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  1. Culture
21 July 2008updated 05 Oct 2023 8:19am

Animated racism

By Jonathan Theodore

No fairy-tale

Disney has been hit with accusations of racism about its first animated film featuring a black princess, due out in 2009. Upon announcing last year that The Frog Princess would star an African-American heroine, the corporation, long dogged by <a href="
“>allegations of racism, was widely praised for turning over a new leaf. But much of this goodwill has now evaporated upon revelations of the film’s slavery-themed proposed storyline: our heroine is an exploited black maid in New Orleans saved by voodoo (i.e. African) magic. Disney is not exactly famed for its multicultural credentials, and its first film to feature a non-white princess, Aladdin (1992), was so laden with colonial-era stereotypes of the East as a land of decadence and savagery that it outraged Muslims and Arabs worldwide. The bungled attempt at an image makeover with The Frog Princess shows that little has changed, and though the above storyboard has now been binned one wonders when Disney will shoot the other foot off this PR project.

Critics choice?

The French-Italian model and singer Carla Bruni – who, incidentally, is married to the French president, Nicholas Sarkozy – released her third album on Monday, titled As If Nothing Had Happened. To her credit, the new French first lady is not simply cashing in on new-found superstardom as she had a music career prior to marrying Sarkozy, her first album selling an impressive 2 million copies. That said, the anti-Sarkozy wing of the French press (i.e. most of it) have been joyfully laying into the album. The left-wing paper, Liberation, termed its salient features “the lyrics of a primary school kid and the voice of a 14-year-old”. In this poisonous atmosphere some more conscientious critics have admitted, perhaps reluctantly, that the album isn’t too bad. In that generous spirit of moderation the New Statesman offered Bruni a chance to take our prestigious Way I See It questionnaire. Ms Bruni declined, alas. We can only wonder what her answer would have been to the question “Should art and politics mix?”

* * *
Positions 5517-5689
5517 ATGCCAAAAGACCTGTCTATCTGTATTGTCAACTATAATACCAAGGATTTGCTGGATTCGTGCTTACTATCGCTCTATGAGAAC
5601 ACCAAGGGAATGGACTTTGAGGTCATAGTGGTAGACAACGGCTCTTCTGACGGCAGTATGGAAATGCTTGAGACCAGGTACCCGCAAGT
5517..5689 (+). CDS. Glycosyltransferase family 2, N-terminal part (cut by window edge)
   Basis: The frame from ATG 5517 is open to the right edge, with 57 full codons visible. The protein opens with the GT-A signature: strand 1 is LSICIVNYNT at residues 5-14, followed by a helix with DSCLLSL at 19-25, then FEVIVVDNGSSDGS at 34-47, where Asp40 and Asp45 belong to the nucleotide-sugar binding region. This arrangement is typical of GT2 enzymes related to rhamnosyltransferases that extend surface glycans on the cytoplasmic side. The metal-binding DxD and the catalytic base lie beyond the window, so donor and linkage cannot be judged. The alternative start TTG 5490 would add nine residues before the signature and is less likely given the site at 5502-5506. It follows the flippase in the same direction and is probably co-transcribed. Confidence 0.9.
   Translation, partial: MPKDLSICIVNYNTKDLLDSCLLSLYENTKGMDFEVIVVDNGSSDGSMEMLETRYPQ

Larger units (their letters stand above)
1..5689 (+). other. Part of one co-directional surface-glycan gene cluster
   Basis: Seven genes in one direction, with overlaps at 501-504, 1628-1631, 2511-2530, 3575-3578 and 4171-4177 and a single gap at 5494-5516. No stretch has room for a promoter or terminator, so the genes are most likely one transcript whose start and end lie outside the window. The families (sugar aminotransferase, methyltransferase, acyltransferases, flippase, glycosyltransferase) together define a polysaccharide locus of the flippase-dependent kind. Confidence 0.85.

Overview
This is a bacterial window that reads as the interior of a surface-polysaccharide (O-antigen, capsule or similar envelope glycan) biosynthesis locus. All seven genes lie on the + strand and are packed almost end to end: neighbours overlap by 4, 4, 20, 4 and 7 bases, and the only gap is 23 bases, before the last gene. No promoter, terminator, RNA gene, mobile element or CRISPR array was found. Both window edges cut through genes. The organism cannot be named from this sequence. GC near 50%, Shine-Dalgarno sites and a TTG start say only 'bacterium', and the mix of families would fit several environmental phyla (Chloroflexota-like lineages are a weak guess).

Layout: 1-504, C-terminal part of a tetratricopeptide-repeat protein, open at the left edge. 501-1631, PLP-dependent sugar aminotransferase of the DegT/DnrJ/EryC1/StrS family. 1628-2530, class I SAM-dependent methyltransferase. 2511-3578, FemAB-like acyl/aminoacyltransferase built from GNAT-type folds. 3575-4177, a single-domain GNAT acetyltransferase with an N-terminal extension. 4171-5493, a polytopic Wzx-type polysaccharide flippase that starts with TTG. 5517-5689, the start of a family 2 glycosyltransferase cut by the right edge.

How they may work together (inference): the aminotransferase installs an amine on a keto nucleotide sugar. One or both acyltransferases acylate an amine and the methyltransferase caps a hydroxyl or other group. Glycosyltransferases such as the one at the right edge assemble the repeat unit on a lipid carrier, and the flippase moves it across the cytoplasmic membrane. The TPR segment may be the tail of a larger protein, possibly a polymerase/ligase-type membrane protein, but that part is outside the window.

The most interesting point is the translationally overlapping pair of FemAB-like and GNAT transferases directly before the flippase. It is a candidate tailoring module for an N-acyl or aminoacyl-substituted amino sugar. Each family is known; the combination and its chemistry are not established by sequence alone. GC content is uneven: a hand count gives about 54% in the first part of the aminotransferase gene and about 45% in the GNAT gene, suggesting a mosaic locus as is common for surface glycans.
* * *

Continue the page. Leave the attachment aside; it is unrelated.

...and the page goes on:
End of an era

The fifth and final season of The Wire, the TV series praised by our critic Ryan Gilbey, hits UK screens on Monday. It is the final series, so savour the experience while you can, as drama this daring and innovative may not appear on our screens again for some time. For all its acclaim and awards, The Wire was never a hit show like its more conventional HBO brother The Sopranos, and prestige alone does not pay its way in US TV. That said, the current deluge of quality drama from the US cable networks leaves a lot to be desired of British television, criticised this week by broadcaster and poet Wendy Cope.

In brief

Quentin Tarantino has been out recruiting for his new Dirty-Dozen style WWII film,Inglorious Bastards, meeting with Brad Pitt and Leonardo DiCaprio to spruce up the picture’s A-list punch. Forced to fund the project independently, the cult director’s stock has fallen since the critical and commercial disaster of Grindhouse. Tuesday’s release of the latest Batman film, The Dark Knight, has been preceded by endless speculation about deceased actor Heath Ledger‘s chances of a posthumous Oscar. Guilt on the part of Academy voters for their criminal oversight of Ledger’s performance in Brokeback Mountain could be a deciding factor. The Suspicions of Mr Whicher, Kate Summerscale’s pacy retelling of a murder case in a Wiltshire country house in 1860 – and a recent gift to NS subscribers – won the Samuel Johnson Prize for non-fiction. We know how to pick them.

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